June 20, 2024

Food: These are the most harmful to the environment – 57,000 products tested

57,000 products tested
Rotten cheese and good vegetables: these are the most polluted foods of all

According to the study, meat and cheese are the most harmful to the environment.

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British researchers looked at foods that can still be eaten with a clear conscience and found that cheese is not one of them. These are the most contaminated foods.

Bad news for cheese lovers, they have to put the contaminant label on them. A research team from Oxford University looked at foods that are particularly harmful to the environment and testified that cheese has a very poor ecological balance. The UK study evaluated more than 57,000 products available in UK supermarkets, including many processed foods. The upshot: If you want to do something green when you shop for groceries, buy more fruits, vegetables, and bread.

Climate and environmental issues are important or very important to 84% of Germans when it comes to nutrition. This is stated in the current nutrition report by the Federal Ministry of Food and Agriculture. At the same time, 27 percent feel less knowledgeable or not at all well informed about relevant communications. In fact, few consumers seem overwhelmed when it comes to eco-friendly diet choices. In addition, supermarket products often consist of combinations of different ingredients.

What are the effects of food on the environment?

To better estimate the environmental impact of these products, too, a team led by Oxford University researchers developed an algorithm that estimated the total impacts of more than 57,000 foods and drinks sold in the UK and Ireland. The authors identified, for example, the effects of food on greenhouse gas emissions, land use and water consumption.

With this in mind, they assigned a single compound EIA score for every 100 grams of each product, ranging from 0 (no effect) to 100 (largest impact). Co-author Peter Scarborough summarizes: “For the first time, we have a transparent and comparable method for assessing the environmental impact of multi-ingredient processed foods.” “These types of food make up the majority of our supermarket purchases, but so far there is no way to directly compare their impact on the environment.”

The most polluting beef bacon

Products made from dried beef such as biltung or jerky had the highest value in the study – dried meat products can also be found as snacks in more and more supermarkets in Germany. Products made with meat, fish, and cheese were usually of higher value, while many sweets and baked goods were in the middle range and products made with fruit, vegetables, sugar and flour such as soups, salads, bread, and many breakfast cereals were at the lower end of the scale.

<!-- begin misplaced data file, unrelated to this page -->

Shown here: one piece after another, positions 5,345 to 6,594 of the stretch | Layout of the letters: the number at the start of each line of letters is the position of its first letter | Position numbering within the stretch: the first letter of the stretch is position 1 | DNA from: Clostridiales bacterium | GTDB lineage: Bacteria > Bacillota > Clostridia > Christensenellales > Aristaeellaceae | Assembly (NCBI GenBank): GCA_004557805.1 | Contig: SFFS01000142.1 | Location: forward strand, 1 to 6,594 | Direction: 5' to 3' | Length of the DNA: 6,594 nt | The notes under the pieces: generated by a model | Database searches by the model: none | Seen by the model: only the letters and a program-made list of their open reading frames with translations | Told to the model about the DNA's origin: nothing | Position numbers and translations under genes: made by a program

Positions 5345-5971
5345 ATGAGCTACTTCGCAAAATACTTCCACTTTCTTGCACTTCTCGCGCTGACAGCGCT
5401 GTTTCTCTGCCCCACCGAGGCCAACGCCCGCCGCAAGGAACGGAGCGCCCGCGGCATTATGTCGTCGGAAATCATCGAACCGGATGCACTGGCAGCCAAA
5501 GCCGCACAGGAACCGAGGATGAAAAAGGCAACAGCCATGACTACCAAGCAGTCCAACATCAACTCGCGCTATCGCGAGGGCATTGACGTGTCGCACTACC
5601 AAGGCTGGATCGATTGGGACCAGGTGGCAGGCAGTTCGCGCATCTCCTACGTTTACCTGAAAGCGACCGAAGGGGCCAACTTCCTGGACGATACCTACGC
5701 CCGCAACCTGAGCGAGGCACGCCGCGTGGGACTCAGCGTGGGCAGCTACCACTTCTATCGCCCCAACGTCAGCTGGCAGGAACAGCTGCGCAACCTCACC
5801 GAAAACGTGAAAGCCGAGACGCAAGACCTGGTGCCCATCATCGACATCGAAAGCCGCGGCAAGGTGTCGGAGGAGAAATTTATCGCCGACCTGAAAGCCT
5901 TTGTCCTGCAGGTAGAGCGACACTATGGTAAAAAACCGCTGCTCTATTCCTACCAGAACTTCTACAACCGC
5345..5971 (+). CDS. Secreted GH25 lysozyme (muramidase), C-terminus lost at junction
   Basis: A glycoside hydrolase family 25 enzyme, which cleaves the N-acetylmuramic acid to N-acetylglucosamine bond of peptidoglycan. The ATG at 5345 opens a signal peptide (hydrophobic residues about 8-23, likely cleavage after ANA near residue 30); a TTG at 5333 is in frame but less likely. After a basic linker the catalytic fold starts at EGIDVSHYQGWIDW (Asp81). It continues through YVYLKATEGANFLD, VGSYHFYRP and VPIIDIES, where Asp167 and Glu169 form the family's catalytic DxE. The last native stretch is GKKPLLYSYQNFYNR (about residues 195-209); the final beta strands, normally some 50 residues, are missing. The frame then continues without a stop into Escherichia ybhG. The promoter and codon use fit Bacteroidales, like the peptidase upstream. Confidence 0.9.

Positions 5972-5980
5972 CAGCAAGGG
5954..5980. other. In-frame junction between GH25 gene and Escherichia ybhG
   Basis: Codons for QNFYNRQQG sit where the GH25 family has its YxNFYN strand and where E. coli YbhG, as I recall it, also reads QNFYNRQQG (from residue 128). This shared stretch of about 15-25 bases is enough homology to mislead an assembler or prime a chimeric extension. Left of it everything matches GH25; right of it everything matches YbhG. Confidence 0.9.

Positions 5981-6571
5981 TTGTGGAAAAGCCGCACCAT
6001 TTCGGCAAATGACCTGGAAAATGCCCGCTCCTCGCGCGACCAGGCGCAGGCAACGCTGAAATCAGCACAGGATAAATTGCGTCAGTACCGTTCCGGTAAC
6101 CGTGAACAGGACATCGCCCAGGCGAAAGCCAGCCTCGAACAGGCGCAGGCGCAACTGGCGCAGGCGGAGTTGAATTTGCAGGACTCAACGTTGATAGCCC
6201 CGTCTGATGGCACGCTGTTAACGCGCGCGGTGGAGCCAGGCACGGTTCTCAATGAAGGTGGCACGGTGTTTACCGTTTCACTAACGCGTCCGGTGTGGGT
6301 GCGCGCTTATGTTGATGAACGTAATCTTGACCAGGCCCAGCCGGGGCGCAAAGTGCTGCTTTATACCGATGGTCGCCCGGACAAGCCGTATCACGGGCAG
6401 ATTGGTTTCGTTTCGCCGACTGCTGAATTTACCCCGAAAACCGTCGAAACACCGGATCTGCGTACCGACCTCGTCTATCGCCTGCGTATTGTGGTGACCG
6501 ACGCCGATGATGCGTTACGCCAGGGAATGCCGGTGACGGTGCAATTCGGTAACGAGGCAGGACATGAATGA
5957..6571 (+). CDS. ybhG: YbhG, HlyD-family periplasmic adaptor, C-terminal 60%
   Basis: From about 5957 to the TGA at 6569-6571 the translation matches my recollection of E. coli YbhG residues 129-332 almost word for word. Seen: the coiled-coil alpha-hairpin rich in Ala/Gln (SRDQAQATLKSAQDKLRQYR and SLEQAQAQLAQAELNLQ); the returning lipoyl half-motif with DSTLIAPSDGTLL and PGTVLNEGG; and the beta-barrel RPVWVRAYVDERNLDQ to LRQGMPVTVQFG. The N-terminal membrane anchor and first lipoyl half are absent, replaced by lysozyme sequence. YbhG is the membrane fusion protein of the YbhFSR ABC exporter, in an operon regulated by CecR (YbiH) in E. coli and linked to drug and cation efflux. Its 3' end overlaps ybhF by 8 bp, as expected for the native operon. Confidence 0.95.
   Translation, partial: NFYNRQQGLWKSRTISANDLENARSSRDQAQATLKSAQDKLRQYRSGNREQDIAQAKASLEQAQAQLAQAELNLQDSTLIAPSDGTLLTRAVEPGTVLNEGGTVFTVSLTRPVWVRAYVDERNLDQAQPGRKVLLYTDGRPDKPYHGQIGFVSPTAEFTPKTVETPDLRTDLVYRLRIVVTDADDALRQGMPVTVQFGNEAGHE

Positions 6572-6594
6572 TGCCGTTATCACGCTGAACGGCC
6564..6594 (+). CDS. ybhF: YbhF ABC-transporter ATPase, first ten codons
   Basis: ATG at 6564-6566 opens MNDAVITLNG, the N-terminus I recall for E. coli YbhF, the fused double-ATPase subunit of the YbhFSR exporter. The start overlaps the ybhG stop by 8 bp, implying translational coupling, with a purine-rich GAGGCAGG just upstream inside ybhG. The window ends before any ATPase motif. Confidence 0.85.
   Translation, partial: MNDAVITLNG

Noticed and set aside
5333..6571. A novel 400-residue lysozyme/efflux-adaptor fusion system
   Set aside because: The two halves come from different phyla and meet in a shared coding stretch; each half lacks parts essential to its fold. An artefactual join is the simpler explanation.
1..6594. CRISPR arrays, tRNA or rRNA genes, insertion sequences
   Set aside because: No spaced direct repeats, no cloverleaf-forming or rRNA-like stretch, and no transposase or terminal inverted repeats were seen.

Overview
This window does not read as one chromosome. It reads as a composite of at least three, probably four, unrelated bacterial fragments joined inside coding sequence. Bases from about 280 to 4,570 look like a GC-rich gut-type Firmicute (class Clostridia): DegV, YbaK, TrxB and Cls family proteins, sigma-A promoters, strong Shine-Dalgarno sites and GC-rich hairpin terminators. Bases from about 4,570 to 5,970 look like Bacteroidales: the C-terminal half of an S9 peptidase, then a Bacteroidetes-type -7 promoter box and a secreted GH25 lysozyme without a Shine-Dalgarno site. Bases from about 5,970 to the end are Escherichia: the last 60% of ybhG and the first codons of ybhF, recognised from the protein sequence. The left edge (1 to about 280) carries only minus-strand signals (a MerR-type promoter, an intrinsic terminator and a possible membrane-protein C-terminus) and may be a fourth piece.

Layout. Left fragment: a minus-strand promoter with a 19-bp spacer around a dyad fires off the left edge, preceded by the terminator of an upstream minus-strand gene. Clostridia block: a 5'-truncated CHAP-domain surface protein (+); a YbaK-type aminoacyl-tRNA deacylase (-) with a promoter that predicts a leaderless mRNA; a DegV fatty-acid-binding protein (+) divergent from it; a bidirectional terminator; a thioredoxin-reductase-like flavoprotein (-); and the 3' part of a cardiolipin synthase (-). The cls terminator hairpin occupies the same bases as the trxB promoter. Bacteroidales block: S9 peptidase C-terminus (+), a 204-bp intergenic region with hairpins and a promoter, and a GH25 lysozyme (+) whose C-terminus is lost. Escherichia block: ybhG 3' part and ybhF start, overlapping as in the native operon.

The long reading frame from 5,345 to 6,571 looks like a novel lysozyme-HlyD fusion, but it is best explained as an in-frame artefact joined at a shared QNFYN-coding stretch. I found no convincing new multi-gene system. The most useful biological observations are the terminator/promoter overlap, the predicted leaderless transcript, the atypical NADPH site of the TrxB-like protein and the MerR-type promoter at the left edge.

The study also compared the environmental impacts of meat and its alternatives, including vegan sausages or burgers. Many of the alternative products had a fifth to less than a tenth of the environmental impact of their meat-based equivalents.

“Overall, the British results are consistent with what we found for current food habits in Germany,” Rolf Sommer, head of agriculture and land use at WWF Germany, commented in an independent assessment. “We depend on ecosystem services that are of a healthy nature in many ways,” Sommer explains. Thus, our eating patterns put our food security at risk. The agricultural expert summarizes: “More fruits, vegetables, legumes, nuts and fewer animal products, this is a good combination for the environment and your health.”

Banknotes of 10, 20 and 50 euros are distributed on the surface

More sustainable food is nutritious too

Not only does this recommendation align with global guidelines for the Planetary Health Diet, which were introduced by the Eat Lancet committee in 2019 and contain goals for a balanced, eco-friendly diet. They also point to another finding of the current study. Their authors note that more sustainable foods tend to be more nutritious.

The analysis also showed significant differences within the product category. Depending on the ingredients and composition, different pesto sauces, for example, can have significantly different environmental effects and nutritional values, and researchers have made similar comparisons for biscuits, lasagna, and sausage. For the authors, this means that even consumers for whom a significant change in diet cannot be made or is attractive enough can contribute to a reduced environmental impact and their health by choosing appropriately labeled and specific foods.

Overall, the researchers hope that the method they have developed will be a first step in enabling consumers, retailers and policy makers to make informed decisions about the environmental impact of food and beverages.


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